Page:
Current Commentary

Coming Next


TV Series Theory

LA in the 1970s:

Experimental Finance


Part I: The Long Goodbye

Comes of Age





March 11, 2013


Mutual Funds
Risk Management
Experimental Finance
Online Articles
Books and Articles
Finance Notes
Rigged Online
About Us
Contact Info

Albums Circa '70 Part I: CS&N 


Ross M. Miller
Miller Risk Advisors
June 11, 2012

Only a few times in a life have I heard record albums that when I heard them I thought to myself, "this changes everything." Nirvana's Nevermind is one, but its influence fade after about a decade. If I had had such thoughts that far back, Sgt. Pepper's would have been another such album. But Crosby Stills & Nash's premier, self-titled album made me think that I had stepped into a new world the first time that I heard it back in 1969.

I first learned of the album at my high school's math club shortly after the album was released in May 1969 when I overheard some soon-to-be-graduating seniors talking about the new "Crosby album." I did not think much of these guys, so I thought they were talking about Bing Crosby, unaware of the brand new supergroup that melded The Byrds (David Crosby), Buffalo Springfield (Stephen Stills) and (rather surprisingly) The Hollies (Graham Nash). Even their engineer and co-producer, Bill Halverson, was fresh from his engineering gig with Cream, generally considered the original Sixties supergroup.

I don't recall when I actually heard any of the songs from the album, but I know that at a time when I had only enough cash to buy three or four albums a year, I quickly bought it and played it nonstop on my rather pitiful portable monophonic record player. The first song, "Suite: Judy Blue Eyes" (S:JBE), came as a complete revelation to me. The rest of the album was groovy, too. The album and its two singles was a bit of a sleeper at first. But soon came Woodstock and fame followed quickly. Crosby, Still, and Nash had played a 16-song set in the middle of the third (and final) night of the festival with Neil Young joining in on occasion. I would finally get to see and hear a small part of their set the following summer when the movie and its soundtrack were released. (I was "too young" to attend Woodstock, as were all of my friends/cohort.) While some groups sound better live, at that time (and place), CS&N (even with the addition of Neil Young) certainly did not. I still consider the Woodstock version of S:JBE to be unlistenably out-of-tune.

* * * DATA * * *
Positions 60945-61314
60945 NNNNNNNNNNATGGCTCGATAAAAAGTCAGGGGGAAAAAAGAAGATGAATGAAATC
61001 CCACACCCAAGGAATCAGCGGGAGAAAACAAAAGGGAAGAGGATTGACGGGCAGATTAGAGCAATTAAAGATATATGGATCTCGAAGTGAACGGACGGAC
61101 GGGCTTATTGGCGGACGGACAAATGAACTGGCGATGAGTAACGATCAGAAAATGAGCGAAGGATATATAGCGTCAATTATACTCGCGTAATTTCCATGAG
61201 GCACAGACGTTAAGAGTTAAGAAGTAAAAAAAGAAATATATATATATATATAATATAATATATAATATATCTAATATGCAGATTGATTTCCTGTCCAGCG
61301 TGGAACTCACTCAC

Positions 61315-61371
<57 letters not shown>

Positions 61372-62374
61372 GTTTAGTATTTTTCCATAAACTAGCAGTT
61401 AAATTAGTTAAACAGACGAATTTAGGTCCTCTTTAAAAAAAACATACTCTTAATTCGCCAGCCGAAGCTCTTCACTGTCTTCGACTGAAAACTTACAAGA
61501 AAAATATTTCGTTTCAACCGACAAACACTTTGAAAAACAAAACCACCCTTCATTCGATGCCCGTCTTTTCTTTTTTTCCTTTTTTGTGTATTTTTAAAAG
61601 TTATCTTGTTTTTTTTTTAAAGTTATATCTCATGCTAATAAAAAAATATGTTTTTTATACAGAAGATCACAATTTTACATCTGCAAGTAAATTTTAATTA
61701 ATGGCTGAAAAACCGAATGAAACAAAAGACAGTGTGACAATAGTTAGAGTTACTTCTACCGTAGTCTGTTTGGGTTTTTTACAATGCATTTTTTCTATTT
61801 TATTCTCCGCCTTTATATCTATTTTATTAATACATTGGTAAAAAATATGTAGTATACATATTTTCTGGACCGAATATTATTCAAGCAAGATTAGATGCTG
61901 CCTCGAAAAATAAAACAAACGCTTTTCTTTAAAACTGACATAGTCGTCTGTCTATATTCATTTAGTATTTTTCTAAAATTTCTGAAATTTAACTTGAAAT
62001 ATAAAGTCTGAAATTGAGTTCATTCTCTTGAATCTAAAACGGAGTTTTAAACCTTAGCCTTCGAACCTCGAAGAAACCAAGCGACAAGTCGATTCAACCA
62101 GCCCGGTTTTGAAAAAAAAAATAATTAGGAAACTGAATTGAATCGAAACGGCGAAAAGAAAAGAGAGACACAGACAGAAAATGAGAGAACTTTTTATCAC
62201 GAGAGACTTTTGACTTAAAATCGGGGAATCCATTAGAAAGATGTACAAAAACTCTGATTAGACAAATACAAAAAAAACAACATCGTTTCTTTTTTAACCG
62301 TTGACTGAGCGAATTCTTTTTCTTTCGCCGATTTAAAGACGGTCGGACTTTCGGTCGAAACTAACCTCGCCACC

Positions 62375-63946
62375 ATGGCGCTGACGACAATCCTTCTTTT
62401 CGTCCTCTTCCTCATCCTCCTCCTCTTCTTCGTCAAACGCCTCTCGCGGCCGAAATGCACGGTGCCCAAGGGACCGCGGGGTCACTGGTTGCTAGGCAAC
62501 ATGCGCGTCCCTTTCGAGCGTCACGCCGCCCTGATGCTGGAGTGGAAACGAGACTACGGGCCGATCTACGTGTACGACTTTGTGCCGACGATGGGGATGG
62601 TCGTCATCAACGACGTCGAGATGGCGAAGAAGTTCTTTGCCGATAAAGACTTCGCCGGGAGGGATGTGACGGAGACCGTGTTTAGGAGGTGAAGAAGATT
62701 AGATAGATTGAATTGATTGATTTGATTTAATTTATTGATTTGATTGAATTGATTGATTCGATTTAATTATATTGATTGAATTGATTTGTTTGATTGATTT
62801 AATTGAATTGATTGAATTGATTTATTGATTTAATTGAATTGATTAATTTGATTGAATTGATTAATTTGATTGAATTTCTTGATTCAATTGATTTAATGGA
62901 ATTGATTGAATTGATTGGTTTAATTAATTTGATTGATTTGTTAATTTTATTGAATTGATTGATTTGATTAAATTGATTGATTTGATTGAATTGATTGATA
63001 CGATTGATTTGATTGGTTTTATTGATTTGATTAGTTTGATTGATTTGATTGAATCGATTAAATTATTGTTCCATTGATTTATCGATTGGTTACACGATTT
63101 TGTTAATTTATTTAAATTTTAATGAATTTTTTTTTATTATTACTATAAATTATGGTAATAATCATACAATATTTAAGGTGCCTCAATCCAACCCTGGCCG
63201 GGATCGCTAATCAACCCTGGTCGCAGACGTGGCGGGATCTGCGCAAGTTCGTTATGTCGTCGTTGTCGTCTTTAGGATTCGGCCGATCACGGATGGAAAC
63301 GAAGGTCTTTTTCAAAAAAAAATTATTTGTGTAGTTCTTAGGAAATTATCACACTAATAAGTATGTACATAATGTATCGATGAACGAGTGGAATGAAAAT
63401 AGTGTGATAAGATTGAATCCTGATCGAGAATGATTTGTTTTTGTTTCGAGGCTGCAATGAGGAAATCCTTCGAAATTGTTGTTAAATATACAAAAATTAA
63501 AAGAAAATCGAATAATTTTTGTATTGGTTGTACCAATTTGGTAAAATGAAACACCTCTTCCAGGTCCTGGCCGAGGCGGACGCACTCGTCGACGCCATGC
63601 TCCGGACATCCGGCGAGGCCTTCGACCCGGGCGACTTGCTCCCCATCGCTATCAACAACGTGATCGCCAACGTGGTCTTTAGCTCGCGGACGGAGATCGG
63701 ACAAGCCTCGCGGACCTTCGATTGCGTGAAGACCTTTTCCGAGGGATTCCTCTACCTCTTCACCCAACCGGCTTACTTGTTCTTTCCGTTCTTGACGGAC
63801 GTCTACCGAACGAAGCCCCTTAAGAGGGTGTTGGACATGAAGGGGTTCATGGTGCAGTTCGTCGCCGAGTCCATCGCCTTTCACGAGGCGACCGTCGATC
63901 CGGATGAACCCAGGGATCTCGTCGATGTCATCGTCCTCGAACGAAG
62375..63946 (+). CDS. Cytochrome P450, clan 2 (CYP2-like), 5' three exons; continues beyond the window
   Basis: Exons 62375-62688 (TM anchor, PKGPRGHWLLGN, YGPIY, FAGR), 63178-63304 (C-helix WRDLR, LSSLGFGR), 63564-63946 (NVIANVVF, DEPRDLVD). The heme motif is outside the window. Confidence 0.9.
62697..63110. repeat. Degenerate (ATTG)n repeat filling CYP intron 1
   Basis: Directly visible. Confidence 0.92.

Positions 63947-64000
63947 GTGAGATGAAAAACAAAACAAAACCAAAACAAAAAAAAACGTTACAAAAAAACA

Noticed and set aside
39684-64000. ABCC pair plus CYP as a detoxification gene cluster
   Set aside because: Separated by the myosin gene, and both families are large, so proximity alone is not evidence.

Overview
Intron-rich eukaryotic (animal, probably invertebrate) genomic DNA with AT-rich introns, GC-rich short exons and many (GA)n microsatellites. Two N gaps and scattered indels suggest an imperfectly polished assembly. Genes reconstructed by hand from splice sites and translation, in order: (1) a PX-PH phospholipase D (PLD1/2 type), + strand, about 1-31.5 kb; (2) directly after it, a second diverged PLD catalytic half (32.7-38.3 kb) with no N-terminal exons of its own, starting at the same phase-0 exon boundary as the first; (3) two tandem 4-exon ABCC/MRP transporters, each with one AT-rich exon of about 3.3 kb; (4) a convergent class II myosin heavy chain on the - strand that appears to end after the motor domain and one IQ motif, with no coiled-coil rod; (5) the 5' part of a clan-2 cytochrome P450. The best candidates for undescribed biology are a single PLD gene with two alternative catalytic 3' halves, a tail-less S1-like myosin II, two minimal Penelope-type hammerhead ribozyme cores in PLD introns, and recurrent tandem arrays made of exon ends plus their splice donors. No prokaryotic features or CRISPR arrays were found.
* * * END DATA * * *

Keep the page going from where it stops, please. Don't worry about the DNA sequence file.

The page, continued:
Despite Crosby's top billing, the group is really about the magical combination of Stills and Nash. (Crosby and Nash actually did their own album shortly after the original CS&N effort, but while good in places, it is far from magical.) Stephen Stills hailed from the country-rock group Buffalo Springfield, which probably sold more albums after it broke up than when it was together. Stills wrote and sang lead on the Springfield's one big hit single, "For What It's Worth", a quirky, but socially significant song that was both atypical of the group's output and ahead of its time in 1966. Britpop pioneer Graham Nash (before Britpop was a word), was the special sauce that turned Stills' quirkiness into transcendence. S:JBE was vastly more ambitious than "For What It's Worth" and the song could easily have been a fiasco, but CS&N pulled it off.

One way to appreciate CS&N is to listen to what it is not. While Neil Young was another Buffalo Springfield alum that would join CS&N on occasion (making it CSN&Y), the other key members of the Springfield went on the form Poco, a group that has had its moments. (Effectively, Graham Nash's contract was acquired from his record label in exchange for Poco.). Their first single, "Pickin' Up the Pieces," which obviously refers to the pieces of Buffalo Springfield left after the departures of Stills and Young, is rather embarrassing from the perspective of 2012 and was a flop at the time. "Pick Up the Pieces" is very, very, very country song (and no YouTube version does the original justice because they have all "toned it down" and the current Poco is a mere shadow of the original). Indeed, a key phrase in the song, "pickin' and grinnin'," would later in 1969 become the catchphrase on Hee Haw, a television show that would define "hayseed" long before John Mellencamp would use the word in a song.